Questions you may have relating to Coronavirus cleaning provided by
Below are questions and answers provided by the UK Government in relation to the current Coronavirus situation.
Marshalls are working hard to gain as much insight and knowledge as possible in relation to cleaning Regimes for this situation.
If you require any specialist cleaning, or want precautionary deep cleaning carried out of your premises, then please get in touch to discuss.
What's the risk of coronavirus in the UK?
The UK Chief Medical Officers have raised the risk to the public from low to moderate.
Health professionals are working to contact anyone who has been in close contact with people who have coronavirus.
Symptoms of coronavirus
The symptoms of coronavirus are:
- a cough
- a high temperature
- shortness of breath
But these symptoms do not necessarily mean you have the illness.
The symptoms are similar to other illnesses that are much more common, such as cold and flu.
How does this new coronavirus spread – I’m concerned I could catch it?
Because it’s a new illness, we do not know exactly how it spreads from person to person, but similar viruses spread by cough droplets or sneeze droplets. These droplets fall on people in the vicinity and can be directly inhaled or picked up on the hands and transferred when someone touches their face.
How long any respiratory virus survives will depend on a number of factors; for example:
- what surface the virus is on
- whether it is exposed to sunlight
- differences in temperature and humidity
- exposure to cleaning products
Under most circumstances, the amount of infectious virus on any contaminated surfaces is likely to have decreased significantly by 24 hours, and even more so by 48 hours.
What can I do to reduce my risk of catching coronavirus?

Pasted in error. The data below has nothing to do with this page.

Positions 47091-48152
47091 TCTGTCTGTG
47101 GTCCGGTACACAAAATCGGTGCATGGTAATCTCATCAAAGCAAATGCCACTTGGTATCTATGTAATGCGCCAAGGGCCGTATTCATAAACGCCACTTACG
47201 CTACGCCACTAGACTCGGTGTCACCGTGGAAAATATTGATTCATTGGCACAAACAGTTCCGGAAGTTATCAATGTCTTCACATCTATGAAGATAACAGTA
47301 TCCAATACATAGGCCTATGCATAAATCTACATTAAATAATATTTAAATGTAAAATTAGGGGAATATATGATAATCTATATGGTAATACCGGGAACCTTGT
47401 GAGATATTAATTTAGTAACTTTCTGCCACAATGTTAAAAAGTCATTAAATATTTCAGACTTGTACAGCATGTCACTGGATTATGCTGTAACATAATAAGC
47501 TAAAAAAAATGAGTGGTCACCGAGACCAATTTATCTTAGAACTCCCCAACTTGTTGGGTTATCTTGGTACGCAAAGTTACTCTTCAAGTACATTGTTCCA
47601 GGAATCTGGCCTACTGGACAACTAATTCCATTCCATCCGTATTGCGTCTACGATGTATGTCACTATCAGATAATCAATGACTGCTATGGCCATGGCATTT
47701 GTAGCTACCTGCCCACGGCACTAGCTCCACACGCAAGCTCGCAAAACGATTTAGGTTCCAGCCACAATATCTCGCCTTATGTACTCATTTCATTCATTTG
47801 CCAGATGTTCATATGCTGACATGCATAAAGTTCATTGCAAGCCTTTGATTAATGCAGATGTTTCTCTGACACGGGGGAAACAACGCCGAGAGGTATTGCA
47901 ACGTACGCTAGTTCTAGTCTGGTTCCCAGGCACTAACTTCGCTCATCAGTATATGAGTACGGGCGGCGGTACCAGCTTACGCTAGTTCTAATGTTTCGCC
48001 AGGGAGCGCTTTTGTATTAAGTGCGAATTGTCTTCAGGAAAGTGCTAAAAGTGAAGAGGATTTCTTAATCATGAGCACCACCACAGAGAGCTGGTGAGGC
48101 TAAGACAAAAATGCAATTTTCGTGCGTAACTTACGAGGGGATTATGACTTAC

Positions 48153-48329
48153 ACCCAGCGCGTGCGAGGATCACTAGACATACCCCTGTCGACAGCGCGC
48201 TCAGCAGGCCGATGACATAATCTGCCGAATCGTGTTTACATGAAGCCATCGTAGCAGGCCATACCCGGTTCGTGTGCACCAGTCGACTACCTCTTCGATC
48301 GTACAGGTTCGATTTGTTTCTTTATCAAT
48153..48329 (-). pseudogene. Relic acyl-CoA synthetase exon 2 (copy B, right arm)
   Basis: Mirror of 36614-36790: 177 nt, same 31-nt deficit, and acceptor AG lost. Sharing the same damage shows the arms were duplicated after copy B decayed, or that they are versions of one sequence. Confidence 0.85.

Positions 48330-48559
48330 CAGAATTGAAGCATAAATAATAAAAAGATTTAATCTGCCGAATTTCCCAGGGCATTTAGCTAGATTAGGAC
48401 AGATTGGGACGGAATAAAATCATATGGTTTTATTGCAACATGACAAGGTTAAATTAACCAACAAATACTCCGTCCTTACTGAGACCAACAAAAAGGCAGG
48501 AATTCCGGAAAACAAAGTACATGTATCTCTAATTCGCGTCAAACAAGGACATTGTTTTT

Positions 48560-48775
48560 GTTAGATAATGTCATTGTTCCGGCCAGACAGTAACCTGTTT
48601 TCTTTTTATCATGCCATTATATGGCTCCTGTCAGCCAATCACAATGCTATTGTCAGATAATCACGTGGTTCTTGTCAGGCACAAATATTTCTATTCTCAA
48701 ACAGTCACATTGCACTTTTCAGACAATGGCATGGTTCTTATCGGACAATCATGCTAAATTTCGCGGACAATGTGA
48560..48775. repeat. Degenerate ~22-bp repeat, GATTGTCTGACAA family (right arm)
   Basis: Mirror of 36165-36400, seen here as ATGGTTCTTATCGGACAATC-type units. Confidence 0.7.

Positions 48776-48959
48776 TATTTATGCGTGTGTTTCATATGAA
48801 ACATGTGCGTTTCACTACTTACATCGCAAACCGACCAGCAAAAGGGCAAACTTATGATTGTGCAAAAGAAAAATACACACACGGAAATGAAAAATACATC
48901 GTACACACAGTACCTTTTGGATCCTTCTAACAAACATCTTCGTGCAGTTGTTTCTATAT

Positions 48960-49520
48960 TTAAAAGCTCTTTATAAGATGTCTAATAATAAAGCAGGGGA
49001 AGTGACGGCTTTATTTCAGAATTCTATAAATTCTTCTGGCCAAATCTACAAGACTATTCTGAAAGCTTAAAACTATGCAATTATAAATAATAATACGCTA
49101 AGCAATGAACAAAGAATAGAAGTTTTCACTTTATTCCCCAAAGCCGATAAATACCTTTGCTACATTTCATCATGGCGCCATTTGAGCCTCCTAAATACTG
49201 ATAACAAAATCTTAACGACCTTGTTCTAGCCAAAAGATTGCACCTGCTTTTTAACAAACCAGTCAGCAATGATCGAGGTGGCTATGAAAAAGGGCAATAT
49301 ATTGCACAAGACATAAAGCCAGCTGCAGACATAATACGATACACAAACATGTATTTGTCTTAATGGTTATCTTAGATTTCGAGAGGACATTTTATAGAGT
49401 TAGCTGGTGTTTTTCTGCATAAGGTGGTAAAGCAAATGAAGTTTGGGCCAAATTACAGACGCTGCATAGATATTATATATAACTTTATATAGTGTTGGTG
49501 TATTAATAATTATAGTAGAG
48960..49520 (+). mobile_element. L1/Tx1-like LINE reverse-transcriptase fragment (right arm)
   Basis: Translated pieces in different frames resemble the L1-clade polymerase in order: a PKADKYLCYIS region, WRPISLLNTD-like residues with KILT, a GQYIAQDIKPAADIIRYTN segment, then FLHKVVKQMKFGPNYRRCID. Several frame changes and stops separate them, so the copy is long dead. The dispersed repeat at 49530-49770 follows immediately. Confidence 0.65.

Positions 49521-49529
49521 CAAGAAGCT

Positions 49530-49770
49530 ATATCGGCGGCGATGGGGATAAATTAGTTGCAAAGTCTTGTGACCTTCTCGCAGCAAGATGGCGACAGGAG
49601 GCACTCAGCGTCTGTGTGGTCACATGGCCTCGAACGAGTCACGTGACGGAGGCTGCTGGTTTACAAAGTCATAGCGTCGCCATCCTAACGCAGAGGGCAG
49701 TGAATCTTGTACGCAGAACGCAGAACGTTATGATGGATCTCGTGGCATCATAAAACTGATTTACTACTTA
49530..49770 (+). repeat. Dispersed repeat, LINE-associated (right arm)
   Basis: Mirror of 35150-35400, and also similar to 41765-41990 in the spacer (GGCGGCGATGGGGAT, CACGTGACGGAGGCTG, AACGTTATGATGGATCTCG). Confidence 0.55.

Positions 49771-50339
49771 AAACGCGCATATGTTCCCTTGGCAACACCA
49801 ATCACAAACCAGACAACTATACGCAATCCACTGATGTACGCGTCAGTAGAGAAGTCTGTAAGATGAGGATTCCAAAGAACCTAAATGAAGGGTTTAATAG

There are things you can do to help stop germs like coronavirus spreading:
- always carry tissues with you and use them to catch your cough or sneeze. Then bin the tissue, and wash your hands, or use a sanitiser gel
- wash your hands more often than usual, for 20 seconds each time with soap and water or hand sanitiser, especially when you:
- get home or into work
- blow your nose, sneeze or cough
- eat or handle food
- avoid touching your eyes, nose and mouth with unwashed hands
- avoid close contact with people who are unwell
Is hand sanitiser effective?
The best way to protect yourself from infections like coronavirus is to regularly wash your hands with soap and water. If soap or water aren’t available and your hands are visibly clean, then sanitiser gel can be used. But proper hand washing is the most effective method and this should be your first choice.
Should people avoid shaking hands?
We may get to a point where if we see more widespread infection we ask people to limit the social contact they have with each other.
This could include limiting everyday interaction, although we’re not there yet. What’s most important at the moment is that people practice good hand and respiratory hygiene and wash their hands frequently and thoroughly.